Monday, 12 October 2015

Forgotten: dialogue

I watched a repeat of "Dalziel and Pascoe" on the Drama Channel and ITV's new portmanteau-cum-police-procedural "Unforgotten" on successive nights last week. The contrast between the wit (and that is more than mere humour) of the dialogue in the first and the pedestrian, often predictable, lines of the second was striking.

It was Alison Graham's preview in the Radio Times which attracted me to "Unforgotten". She spotlighted Nicola Walker as a woman who carries a TV drama, like Anna Maxwell Martin in "Midwinter of the Spirit" and Suranne Jones in "Doctor Foster". The rich roster of acting stars in supporting rôles was another selling point of "Unforgotten", but for me the only player who really brought his character to life was Tom Courtenay. It must be to do with timing and long experience. There was also an intriguing middle-aged mixed-race couple made credible by Brian Bovell and Ruth Sheen. Otherwise the dramatis personae were pretty much stock. One trusts the characters will develop as the series goes on.

The template for the Dalziel and Pascoe dialogue was obviously set by the author of the books, Reginald Hill, but a dramatisation needs filling out with much extra talk and credit goes to Stephen Lowe and Alan Plater who scripted the two episode repeats I have so far seen.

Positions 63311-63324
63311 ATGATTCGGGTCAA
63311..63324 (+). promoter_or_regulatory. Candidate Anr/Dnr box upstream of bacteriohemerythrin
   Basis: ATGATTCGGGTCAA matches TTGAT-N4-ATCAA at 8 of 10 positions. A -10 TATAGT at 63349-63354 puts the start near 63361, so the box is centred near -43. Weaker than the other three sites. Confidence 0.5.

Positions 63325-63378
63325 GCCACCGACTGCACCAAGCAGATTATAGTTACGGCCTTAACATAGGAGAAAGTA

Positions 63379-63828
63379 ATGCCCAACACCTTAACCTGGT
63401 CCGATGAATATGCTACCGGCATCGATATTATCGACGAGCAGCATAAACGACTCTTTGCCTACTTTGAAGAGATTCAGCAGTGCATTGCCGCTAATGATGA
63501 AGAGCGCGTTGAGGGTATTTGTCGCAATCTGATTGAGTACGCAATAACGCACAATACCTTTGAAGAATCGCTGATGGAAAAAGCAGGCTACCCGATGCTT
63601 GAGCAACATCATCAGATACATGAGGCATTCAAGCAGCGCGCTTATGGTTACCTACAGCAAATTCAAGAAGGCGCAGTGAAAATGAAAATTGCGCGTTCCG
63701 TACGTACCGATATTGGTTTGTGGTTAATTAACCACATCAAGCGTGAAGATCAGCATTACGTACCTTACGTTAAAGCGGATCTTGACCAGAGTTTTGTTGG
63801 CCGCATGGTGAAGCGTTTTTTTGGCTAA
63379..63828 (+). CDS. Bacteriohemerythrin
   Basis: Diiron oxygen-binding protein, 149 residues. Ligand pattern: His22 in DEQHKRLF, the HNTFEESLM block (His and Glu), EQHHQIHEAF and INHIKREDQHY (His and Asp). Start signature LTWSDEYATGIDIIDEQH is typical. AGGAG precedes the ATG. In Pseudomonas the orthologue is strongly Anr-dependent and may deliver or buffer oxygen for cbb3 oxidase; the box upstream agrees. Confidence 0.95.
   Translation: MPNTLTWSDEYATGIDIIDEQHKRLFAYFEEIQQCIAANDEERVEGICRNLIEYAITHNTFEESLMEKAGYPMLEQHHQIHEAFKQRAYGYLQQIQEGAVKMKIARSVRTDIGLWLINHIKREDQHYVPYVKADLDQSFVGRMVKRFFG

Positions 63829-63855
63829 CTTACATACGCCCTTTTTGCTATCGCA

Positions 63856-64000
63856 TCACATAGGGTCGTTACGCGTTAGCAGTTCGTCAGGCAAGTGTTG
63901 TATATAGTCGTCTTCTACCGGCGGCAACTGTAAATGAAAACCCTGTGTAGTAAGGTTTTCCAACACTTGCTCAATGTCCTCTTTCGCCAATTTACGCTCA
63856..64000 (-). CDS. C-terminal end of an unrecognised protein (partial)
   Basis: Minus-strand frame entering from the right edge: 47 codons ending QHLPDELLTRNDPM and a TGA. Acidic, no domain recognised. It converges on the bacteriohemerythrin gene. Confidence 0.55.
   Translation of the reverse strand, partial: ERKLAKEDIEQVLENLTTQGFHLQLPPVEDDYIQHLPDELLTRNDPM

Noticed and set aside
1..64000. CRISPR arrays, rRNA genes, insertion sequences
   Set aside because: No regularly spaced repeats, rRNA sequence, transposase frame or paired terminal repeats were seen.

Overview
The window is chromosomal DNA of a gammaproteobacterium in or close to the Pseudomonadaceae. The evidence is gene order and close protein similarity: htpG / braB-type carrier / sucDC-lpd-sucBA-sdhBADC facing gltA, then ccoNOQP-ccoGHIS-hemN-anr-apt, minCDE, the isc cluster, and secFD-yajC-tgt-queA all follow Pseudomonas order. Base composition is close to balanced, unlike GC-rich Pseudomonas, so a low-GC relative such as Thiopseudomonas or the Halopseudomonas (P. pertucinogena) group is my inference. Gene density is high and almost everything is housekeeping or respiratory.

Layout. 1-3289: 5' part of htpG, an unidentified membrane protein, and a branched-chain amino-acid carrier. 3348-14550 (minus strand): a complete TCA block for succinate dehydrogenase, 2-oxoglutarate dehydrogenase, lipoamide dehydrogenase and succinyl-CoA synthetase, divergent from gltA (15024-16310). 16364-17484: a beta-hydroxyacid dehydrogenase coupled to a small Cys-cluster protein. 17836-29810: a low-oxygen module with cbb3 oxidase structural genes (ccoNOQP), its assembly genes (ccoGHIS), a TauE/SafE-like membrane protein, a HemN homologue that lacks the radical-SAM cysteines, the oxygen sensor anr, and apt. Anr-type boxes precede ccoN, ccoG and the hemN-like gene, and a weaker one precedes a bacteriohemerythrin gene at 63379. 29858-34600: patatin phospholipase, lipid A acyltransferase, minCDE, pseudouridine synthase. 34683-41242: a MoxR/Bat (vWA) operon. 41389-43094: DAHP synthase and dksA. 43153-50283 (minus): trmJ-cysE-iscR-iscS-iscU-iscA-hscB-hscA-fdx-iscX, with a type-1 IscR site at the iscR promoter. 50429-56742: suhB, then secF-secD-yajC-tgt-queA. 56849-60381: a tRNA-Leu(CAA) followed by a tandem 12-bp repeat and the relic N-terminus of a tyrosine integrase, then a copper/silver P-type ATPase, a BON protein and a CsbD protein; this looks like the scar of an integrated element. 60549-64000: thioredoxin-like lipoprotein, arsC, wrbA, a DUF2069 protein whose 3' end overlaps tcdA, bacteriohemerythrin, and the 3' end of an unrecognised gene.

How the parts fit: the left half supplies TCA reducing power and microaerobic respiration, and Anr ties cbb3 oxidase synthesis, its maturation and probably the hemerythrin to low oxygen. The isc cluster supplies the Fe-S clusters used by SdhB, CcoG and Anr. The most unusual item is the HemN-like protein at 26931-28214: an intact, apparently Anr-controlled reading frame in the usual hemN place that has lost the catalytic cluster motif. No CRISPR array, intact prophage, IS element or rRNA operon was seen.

It will be argued that in real life people, especially police officers, do speak in clichés. This is true to some degree, but one expects a little more from a drama series. Otherwise, one might just as well watch the reconstructions on Pick and Spike. Besides, what can be done is shown by another police procedural "Scott and Bailey",  co-starring the aforementioned Suranne Jones. The interchanges, especially between the leading characters, are both interesting - often colourful - and clearly based on the speech patterns of the professionals and the folk of the series' Manchester setting.

I shall keep watching "Unforgotten" because of its intriguing premise: how the unreported suspicious death of a teenager a generation ago links several disparate groups of characters. The puzzle element, like that of an Agatha Christie whodunit, is the hook. After all, while Allingham and Sayers of the "golden age" wrote better characters and more interesting dialogue, it was Christie who sold best.

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